10. Maybe cover it up with some gloss sealer? The pics look great, I bet you could bring back that shine without too much trouble. Kang
  11. Do you mean the snake ring cast in silver? (It's a snake ring cast in silver). Or the Delft clay? (It's molding sand for casting metal jewelry) Talespinner's adventures in lost wax casting thread in the sculpting section shows some similar equipment to what may have been used to make the ring if you want to learn more, though the lost wax method TS uses involves a different way of making the molds which takes more time to set up but can produce castings with undercuts, etc., more easily and with slightly finer detail. Kang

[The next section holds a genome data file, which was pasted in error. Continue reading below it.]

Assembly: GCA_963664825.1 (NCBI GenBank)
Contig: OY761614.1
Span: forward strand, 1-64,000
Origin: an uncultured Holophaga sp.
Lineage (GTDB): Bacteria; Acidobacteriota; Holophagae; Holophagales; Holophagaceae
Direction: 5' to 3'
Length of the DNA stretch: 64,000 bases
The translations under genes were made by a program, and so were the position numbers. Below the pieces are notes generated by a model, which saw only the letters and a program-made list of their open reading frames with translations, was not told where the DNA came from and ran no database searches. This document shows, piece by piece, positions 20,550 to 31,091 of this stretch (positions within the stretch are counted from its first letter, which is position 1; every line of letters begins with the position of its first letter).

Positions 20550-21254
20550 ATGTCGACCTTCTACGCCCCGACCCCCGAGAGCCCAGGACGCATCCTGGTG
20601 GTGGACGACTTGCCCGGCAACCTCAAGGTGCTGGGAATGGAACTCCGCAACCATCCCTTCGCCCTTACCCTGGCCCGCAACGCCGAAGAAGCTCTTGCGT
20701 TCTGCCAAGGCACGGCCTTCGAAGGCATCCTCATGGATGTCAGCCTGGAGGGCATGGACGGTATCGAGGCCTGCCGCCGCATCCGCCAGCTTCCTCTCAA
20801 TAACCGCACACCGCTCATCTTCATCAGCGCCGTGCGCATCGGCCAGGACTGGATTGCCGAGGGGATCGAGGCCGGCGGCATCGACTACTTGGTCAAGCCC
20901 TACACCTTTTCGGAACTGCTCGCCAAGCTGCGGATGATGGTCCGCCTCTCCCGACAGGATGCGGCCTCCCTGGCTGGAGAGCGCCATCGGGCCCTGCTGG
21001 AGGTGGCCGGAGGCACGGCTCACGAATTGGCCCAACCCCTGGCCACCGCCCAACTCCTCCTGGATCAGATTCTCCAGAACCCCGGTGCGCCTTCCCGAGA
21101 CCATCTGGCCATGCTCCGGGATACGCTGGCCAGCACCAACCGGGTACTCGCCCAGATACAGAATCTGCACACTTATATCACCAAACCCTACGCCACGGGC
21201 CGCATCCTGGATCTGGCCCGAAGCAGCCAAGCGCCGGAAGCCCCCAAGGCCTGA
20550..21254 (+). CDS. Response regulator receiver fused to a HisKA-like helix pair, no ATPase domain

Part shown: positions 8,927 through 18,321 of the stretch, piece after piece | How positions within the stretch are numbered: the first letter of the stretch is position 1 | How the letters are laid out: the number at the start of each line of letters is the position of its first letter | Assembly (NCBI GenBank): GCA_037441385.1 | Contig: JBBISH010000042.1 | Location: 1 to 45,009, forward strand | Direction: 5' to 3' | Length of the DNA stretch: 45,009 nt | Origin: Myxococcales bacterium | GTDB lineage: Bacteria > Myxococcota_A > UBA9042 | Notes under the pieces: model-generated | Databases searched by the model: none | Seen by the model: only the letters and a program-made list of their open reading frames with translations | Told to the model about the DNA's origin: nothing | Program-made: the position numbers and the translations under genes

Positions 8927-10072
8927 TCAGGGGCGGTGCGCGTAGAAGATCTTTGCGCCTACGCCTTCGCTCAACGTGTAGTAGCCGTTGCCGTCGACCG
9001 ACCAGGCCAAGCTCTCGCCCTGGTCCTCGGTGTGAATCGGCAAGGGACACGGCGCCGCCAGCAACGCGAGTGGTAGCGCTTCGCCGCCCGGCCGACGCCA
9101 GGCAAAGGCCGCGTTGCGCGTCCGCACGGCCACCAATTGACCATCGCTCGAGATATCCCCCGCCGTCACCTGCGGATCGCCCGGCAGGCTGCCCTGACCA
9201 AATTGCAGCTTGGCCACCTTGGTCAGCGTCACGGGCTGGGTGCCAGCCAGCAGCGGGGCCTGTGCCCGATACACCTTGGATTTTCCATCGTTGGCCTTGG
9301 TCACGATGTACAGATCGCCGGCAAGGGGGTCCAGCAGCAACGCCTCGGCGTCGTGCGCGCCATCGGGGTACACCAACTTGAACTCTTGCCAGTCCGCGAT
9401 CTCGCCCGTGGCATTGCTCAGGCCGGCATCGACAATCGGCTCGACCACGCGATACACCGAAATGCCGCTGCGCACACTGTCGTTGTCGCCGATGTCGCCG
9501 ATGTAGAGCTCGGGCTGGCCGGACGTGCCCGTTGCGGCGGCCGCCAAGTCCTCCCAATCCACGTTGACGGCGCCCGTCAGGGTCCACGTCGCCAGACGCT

12. Cool idea! Hoser has it right. Guys who make plaques do this all the time, they have a blank plaque pattern or maybe a bunch of patterns with different commonly used details sculpted on them, but no text. The text is attached temporarily, the plaque is cast, then the letters are removed and used on different patterns, and the pattern is used for different letters. Mind you that is for sand casting, but I don't see why the same could not apply for lost wax. Except for the reusing the pattern part, obviously the wax pattern is "lost" before that could be possible. Kang
  13. Wow, cool stuff! Interesting approach with the pupil-less eyes. I'm not sure how I feel about that, but it is well executed. As for the rest... I know for sure, I like it a lot! PS. Good luck with the auction! Kang
  14. Kang


    Awww, he's so adorable! :) I think there might have actually been a beholder on Futurama at some point... Kang